But thirty pages later, the tone shifts to analytics. There’s a coldness to the way the book talks about family issues, depression, or the darkness of addiction. When Pierre Bourdain, the father of “poor Tony”, writes Leerhsen, “had his fatal heart attack, Tony was, at thirty, still a crack addict who cracked clams at the raw bar of a West Village restaurant and felt like he had failed to make his father proud and now it was too late.
In the eyes of his unauthorized biographer, it seems, the “charmingly patinated, supernaturally curious pilgrim whom we obediently followed to Hong Kong, Brooklyn and Antarctica” must be taken down a few notches. Leerhsen defies the dead by writing on “Don’t eat before you read this”, Bourdain’s 1999 New Yorker article that launched him on the path to stardom – and the “bad boy chef as the new rockstar” trope that too many less interesting people have tried to copy. He wonders, “Was Tony really capable of producing New Yorker– quality prose? Noting that Bourdain said publishers barely touched his manuscript there, he writes, “That’s of course what all writers will tell you.” Maybe Leerhsen would tell you.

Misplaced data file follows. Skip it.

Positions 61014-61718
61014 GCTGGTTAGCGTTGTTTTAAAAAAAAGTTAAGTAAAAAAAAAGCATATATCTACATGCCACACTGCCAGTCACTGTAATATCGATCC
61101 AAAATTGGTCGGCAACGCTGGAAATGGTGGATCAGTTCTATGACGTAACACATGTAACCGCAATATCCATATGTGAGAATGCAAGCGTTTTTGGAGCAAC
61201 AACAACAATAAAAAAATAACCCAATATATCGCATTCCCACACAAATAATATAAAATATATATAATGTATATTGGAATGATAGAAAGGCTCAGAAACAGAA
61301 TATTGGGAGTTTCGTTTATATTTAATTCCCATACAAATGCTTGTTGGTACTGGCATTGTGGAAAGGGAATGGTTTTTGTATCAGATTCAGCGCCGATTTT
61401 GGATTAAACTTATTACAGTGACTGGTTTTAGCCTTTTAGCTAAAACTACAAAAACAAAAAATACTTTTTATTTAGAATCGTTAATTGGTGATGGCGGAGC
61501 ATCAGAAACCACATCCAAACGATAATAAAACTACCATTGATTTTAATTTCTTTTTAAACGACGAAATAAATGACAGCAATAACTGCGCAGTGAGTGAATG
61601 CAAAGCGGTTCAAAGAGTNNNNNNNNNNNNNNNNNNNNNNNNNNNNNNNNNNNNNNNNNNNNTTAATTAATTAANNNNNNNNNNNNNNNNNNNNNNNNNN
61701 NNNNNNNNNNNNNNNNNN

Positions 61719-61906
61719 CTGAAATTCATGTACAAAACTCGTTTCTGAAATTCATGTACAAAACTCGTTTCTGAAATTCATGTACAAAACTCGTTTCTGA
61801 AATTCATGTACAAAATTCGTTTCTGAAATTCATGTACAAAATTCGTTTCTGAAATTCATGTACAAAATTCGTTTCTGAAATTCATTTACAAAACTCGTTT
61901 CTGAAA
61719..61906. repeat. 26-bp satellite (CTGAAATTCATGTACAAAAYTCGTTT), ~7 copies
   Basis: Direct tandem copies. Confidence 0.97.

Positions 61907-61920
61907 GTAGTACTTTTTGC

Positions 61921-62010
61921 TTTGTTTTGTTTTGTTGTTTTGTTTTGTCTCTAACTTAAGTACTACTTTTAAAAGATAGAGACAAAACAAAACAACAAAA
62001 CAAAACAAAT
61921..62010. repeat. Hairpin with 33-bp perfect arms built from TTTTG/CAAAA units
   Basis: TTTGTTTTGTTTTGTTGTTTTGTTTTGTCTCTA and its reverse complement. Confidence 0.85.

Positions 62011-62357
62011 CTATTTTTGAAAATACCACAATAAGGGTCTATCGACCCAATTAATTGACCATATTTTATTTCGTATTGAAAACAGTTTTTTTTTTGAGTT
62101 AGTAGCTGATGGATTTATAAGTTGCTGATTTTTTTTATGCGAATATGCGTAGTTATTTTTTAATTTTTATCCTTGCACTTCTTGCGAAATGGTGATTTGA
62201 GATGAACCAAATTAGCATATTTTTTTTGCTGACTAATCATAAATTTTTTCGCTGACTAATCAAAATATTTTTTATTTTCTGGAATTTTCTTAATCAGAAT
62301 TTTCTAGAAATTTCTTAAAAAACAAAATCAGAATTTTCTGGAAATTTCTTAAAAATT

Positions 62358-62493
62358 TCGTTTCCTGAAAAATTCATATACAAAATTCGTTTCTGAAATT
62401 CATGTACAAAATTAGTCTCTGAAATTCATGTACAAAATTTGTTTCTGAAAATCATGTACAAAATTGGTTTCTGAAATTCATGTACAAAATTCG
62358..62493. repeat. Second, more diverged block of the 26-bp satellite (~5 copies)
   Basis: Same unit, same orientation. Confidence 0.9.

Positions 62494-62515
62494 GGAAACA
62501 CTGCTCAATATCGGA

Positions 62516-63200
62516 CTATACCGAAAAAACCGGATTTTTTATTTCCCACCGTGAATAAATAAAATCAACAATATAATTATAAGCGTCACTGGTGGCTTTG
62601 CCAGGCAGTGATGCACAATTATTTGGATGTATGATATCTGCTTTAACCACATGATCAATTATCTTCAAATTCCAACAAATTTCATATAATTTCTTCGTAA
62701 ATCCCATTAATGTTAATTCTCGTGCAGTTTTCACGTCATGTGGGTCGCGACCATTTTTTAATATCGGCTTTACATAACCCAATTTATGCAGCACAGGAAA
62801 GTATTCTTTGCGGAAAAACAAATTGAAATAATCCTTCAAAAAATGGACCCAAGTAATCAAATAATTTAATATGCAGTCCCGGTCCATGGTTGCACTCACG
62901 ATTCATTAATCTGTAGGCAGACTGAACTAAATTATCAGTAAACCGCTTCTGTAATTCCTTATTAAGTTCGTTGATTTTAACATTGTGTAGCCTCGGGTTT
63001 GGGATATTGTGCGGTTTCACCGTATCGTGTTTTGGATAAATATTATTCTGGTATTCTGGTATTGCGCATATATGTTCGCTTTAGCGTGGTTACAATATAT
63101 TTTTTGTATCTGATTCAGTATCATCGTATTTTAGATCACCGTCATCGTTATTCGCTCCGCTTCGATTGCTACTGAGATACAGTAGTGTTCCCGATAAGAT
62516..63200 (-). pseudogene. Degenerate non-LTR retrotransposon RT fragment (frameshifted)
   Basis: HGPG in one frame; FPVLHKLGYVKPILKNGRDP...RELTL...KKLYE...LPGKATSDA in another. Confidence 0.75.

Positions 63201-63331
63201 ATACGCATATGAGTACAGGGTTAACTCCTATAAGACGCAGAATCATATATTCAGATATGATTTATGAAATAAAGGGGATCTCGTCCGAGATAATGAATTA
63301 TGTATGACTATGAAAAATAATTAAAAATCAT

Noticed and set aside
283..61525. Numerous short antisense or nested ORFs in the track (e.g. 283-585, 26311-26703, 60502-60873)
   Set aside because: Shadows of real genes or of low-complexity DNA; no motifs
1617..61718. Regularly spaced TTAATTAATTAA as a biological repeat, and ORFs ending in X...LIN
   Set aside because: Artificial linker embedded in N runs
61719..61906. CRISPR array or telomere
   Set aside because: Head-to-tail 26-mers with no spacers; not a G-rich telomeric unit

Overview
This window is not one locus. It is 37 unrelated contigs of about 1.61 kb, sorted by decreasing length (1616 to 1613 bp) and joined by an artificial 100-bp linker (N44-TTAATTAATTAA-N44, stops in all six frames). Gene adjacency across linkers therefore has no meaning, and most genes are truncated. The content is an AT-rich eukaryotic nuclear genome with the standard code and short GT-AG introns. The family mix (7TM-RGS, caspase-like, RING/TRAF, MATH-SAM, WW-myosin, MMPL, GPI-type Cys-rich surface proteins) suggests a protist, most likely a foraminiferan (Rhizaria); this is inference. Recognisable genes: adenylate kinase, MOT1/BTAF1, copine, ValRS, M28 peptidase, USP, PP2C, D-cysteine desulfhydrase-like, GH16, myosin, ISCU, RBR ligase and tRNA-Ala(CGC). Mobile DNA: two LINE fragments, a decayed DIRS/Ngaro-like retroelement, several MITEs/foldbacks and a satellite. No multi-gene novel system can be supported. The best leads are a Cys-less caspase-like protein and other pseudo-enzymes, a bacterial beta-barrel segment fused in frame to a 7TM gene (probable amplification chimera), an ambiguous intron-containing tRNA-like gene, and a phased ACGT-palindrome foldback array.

There’s also just a sleazy feeling overall. When Leerhsen describes the tricks of the trade he used to elicit information from the “about eighty-five” interviews he did for the book, he pulls back a curtain to show us how he got what he did. he wanted people: